Ordered through the Taco Bell mobile app for pick up from the same restaurant, that meal cost $8.03 before tax. The chicken Quesalupa was $4.59 and the Crunchwrap with jalapenos was $3.44.

Consumers, however, do not appear fazed by the price difference, Kim said.

“Delivery has been extremely popular,” he said. “It grows in awareness every day and we’re really happy with the results.”

Obstacles to delivery

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Though there are customers willing to fork over $4.99 plus tip to have one taco delivered to their home or office, Taco Bell delivery orders are typically for groups, resulting in higher check averages, he said.

But there are several obstacles holding delivery back for Taco Bell, he noted.

For now, customers cannot use Taco Bell’s website or mobile app to order food for delivery.

They can use the app or website to find the nearest restaurant that offers delivery, though guests must then order through DoorDash’s website or app. And allows customers to plug in their address to see if DoorDash even delivers in their city.

“Delivery has been extremely popular,” said Lawrence Kim, Taco Bell’s director of digital innovation. Photo: Taco Bell

But the chain’s platforms are not integrated with DoorDash — yet. Kim said that certainly would be a goal if Taco Bell decides to go forward with delivery nationally.

“I wish it could have been that way from the beginning, to be honest,” Kim said. “But that’s the beauty and the curse of technology.”

The fact that delivery is not available everywhere is also a challenge, he added. “That’s the dream for the brand and for the consumers and fans.”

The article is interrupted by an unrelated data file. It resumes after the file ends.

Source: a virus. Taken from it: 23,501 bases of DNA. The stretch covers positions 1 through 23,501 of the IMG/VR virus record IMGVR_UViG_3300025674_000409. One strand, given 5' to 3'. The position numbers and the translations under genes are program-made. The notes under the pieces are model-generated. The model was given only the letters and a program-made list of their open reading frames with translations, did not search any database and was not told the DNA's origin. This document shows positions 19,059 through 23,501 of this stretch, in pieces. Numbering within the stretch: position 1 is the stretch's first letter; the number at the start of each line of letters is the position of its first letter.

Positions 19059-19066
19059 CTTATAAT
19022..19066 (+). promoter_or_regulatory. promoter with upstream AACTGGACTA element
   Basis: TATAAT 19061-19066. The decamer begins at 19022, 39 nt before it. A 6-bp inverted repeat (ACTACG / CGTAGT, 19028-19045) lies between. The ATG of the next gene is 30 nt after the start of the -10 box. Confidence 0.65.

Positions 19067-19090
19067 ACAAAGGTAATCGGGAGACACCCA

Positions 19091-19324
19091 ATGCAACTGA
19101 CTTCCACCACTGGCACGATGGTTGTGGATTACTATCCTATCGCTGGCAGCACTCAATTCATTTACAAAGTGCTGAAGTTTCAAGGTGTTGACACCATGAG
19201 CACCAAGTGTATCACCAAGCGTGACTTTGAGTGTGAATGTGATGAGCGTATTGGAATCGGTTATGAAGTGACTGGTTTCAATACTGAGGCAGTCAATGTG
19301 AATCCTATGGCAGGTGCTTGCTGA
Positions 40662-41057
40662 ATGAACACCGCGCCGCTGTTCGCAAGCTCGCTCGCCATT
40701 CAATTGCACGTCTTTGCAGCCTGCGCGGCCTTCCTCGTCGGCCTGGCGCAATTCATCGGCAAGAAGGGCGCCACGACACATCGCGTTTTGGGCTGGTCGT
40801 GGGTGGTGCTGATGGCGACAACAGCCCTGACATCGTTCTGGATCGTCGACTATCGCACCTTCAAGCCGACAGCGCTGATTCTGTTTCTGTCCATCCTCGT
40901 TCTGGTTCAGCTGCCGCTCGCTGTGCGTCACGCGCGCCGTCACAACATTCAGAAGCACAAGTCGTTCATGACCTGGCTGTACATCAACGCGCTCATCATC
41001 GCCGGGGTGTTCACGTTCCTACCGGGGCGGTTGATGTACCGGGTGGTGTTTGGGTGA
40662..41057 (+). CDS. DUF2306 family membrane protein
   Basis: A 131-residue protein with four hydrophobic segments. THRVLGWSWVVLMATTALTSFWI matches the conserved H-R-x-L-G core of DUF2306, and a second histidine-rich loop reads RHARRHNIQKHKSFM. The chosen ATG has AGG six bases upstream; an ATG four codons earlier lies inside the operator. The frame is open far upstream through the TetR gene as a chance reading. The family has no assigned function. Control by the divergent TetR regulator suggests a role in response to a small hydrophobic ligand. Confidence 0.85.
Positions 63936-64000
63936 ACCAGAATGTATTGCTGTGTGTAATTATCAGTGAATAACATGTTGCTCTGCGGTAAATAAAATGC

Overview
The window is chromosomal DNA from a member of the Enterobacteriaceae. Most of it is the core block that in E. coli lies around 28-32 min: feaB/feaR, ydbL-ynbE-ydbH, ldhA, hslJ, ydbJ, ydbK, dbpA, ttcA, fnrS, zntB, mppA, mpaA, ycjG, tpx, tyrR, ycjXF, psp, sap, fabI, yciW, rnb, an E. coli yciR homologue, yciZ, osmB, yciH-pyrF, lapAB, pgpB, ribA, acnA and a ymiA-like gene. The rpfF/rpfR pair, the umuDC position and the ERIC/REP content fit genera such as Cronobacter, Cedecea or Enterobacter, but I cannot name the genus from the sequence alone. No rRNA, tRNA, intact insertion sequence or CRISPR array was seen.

As of mid April, DoorDash was delivering in 24 markets across North America, with Columbus, Ohio, as the most recent addition. That number is growing, but it will take time to be nationwide.

Speed is also an issue, Kim said.

Delivery times can range anywhere from a few minutes to a half hour, he said. A recent order in the Los Angeles suburb, for example, took about 30 minutes for delivery from a Taco Bell less than a mile away around noon on a weekday.

“As the technology advances and the logistics improve, these are things that will come into play,” said Kim. “For us, thankfully, we haven’t had any quality control issues and we want to keep it that way.”

In retrospect, Kim said he would have liked to have done more research to evaluate what guests expected from delivery from a time and cost standpoint.

For restaurant chains considering a step into delivery, he recommended looking at partners not just to test, but potentially to expand with.

“This on-demand landscape is a fascinating place to be,” he said. “There’s going to be so much movement in the next six months to a year. And we’re going to be on top of it to make sure we’re getting the best for our fans.”

Correction: April 20, 2016 An earlier version of this story had incorrect prices for the chicken Quesalupa ordered through the mobile app.

Contact Lisa Jennings at [email protected]
Follow her on Twitter: @livetodineout